Basal Cell Carcinoma Pictures

What this form of skin cancer can look like

Basal cell carcinoma (BCC) is the most common form of skin cancer. It originates in basal cells, which are located in the outermost layer of skin (epidermis) and are responsible for producing new skin cells and pushing them to the surface. Due to the location of these cells, BCC typically develops on areas of skin that are regularly exposed to sunlight and other forms of ultraviolet radiation.

BCC tends to grow slowly and develop on sun-exposed areas such as the face, ears, neck, scalp, chest, shoulders, and back. The lesions commonly appear as painless, raised nodules, often shiny with tiny blood vessels running through them.

Even so, BCC can vary in its size and appearance and may develop on parts of the body that are not sun-exposed. By recognizing the different manifestations of BCC, you may be able to spot them early and seek immediate treatment.

The early diagnosis and treatment of basal cell carcinoma is associated with a disease-free cure rate of between 85% and 95%.

Nodular Basal Cell Carcinoma

Basal cell carcinoma under the nose with telangiectasia

SkarmoutsosV / Wikimedia Commons

Nodular basal cell carcinoma is one of the three main subtypes of BCC. It appears as a small, dome-shaped nodule populated tiny branch-like blood vessels (referred to as telangiectasis).

Nodular basal cell carcinoma is the most common BCC subtype, accounting for over 50% of all BCC cases. The lesions predominate on the head, especially the cheeks, forehead, eyelids, and nasolabial folds (the "smile lines" that run from the corner of the nose to the corner of the mouth). The lesions often appear skin-colored, pinkish, or pearly white.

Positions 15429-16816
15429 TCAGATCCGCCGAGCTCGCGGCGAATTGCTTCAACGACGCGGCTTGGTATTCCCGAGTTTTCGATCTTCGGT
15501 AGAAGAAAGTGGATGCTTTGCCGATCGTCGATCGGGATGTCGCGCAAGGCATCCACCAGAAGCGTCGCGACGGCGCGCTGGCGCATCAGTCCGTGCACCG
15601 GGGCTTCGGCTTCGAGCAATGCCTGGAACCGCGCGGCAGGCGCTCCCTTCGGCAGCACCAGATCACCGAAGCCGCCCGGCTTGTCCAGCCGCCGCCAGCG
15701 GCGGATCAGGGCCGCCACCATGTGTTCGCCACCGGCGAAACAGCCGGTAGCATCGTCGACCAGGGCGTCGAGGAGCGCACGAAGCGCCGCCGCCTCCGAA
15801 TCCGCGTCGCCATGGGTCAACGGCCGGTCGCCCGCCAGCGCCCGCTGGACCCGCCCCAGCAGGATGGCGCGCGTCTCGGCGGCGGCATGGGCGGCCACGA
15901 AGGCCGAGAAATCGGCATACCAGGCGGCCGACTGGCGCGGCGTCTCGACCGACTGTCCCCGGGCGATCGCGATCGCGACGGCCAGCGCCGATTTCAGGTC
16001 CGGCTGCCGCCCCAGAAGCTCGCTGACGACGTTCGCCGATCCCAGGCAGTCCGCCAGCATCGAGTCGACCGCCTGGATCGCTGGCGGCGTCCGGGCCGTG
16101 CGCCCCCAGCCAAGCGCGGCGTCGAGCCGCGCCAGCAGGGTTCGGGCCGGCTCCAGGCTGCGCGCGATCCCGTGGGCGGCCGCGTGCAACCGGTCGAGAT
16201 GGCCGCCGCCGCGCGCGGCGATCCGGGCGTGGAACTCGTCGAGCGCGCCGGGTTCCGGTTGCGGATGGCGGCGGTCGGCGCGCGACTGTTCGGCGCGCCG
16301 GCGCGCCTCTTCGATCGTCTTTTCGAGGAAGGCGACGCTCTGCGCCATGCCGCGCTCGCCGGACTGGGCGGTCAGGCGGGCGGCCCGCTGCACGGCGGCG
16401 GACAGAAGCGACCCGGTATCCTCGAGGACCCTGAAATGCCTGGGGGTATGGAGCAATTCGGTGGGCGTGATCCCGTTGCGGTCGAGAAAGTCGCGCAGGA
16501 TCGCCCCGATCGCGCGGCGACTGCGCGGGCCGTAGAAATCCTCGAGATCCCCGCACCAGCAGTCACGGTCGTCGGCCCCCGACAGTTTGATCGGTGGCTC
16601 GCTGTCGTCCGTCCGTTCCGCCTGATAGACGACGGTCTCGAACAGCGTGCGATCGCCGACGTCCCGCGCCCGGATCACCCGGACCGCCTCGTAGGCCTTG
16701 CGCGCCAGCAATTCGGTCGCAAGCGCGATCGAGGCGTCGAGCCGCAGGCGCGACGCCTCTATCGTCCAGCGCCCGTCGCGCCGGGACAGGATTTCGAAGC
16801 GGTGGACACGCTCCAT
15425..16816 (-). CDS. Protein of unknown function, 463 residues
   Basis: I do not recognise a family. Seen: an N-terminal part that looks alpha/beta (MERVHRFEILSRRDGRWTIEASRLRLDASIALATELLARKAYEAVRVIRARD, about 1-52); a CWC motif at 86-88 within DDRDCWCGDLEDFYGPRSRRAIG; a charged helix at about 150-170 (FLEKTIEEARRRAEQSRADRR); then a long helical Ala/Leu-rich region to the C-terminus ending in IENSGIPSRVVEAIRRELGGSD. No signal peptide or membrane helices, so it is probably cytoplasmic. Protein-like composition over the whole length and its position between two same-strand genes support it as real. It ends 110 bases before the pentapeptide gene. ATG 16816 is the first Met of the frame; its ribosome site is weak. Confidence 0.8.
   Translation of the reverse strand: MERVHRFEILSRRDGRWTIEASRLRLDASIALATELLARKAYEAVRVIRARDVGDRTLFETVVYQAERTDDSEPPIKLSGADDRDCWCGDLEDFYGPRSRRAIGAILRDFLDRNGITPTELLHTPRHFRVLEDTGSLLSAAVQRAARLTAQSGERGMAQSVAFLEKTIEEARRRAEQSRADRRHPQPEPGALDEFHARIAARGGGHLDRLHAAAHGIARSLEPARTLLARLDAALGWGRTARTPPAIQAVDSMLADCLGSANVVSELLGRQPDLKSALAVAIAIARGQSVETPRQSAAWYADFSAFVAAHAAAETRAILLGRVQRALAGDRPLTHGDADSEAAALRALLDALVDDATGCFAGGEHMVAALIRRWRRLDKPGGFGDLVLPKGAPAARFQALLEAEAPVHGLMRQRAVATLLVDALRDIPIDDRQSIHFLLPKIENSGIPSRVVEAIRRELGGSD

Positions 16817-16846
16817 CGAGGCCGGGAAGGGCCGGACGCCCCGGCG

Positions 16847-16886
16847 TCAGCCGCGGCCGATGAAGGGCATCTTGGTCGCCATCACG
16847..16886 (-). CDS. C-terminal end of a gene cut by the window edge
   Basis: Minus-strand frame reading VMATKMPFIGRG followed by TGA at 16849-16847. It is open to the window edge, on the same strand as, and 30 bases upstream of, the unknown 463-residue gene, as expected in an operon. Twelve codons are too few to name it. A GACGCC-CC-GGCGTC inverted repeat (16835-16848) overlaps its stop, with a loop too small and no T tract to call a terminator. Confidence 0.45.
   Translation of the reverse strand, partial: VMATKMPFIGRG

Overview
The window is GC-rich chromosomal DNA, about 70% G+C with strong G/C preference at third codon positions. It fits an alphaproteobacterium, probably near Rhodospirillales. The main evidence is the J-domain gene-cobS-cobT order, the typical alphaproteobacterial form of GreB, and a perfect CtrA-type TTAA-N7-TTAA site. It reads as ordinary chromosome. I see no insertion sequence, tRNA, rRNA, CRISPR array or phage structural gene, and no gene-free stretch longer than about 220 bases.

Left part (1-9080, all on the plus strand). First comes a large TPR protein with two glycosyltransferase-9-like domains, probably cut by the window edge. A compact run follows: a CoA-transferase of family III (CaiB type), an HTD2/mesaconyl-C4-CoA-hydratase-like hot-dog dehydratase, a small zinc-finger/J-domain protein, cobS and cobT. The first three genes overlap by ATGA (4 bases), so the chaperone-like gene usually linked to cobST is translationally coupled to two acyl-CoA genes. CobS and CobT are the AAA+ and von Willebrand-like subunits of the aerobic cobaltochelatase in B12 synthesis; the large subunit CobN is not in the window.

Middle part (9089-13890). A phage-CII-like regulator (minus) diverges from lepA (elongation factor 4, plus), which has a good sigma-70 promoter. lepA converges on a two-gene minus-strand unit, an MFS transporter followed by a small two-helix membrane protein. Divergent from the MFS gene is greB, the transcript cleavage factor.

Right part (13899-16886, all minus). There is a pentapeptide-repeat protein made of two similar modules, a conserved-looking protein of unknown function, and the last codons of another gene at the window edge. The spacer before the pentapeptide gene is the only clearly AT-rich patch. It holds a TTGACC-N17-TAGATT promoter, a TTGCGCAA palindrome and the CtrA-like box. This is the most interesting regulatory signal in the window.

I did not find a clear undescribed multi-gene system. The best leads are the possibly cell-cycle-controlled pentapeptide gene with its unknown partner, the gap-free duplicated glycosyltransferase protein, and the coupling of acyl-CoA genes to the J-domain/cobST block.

Non-Ulcerated Nodular BCC

Nodular basal cell carcinoma crusted

 jax10289 / Getty Images

Nodular BCC can change over time—a general warning sign that cancer is involved—and may suddenly enlarge, crust over, and form a central depression. Bleeding with mild trauma is common.

At this stage, the non-ulcerated lesion will be similar in appearance to conditions like molluscum contagiosum, sebaceous hyperpclasia, amelanotic melanoma, and intradermal melanocytic nevus (also known as a common mole).

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Ulcerated Nodular BCC

"Rodent ulcer" - a type of basal cell carcinoma

James Hellman, MD / Wikimedia Commons

Eventually, the center of the non-ulcerated BCC lesion may suddenly ulcerate, forming an open sore with a well-defined rolled border. Nodular lesions that have ulcerated are often referred to as "rodent ulcers" because the edges of the sore often look ragged and gnawed upon.

Rodent ulcers tend to be more aggressive. They often develop on the nasal ala (the lateral surface of the nose that flares out to form the nostrils), where they can cause extensive damage to tissues.

Ulcerated BCC lesions are often difficult to distinguish from another type of skin cancer, called squamous cell carcinoma, which can also ulcerate.

Micronodular Basal Cell Carcinoma

Micronodular basal cell carcinoma

Dr. P. Marazzi / Science Photo Library / Getty Images

Micronodular basal cell carcinoma is an aggressive subtype of nodular BCC. It is characterized by multiple small nodules that can be extremely small and uniform with well-defined borders.

Micronodular BCC lesions are skin-colored to slightly greyish and may appear a whitish-yellow when stretched. The lesions occur most commonly around the eyes and are often firm to the touch. Unlike nodular BCC, micronodular BCC is less prone to ulceration.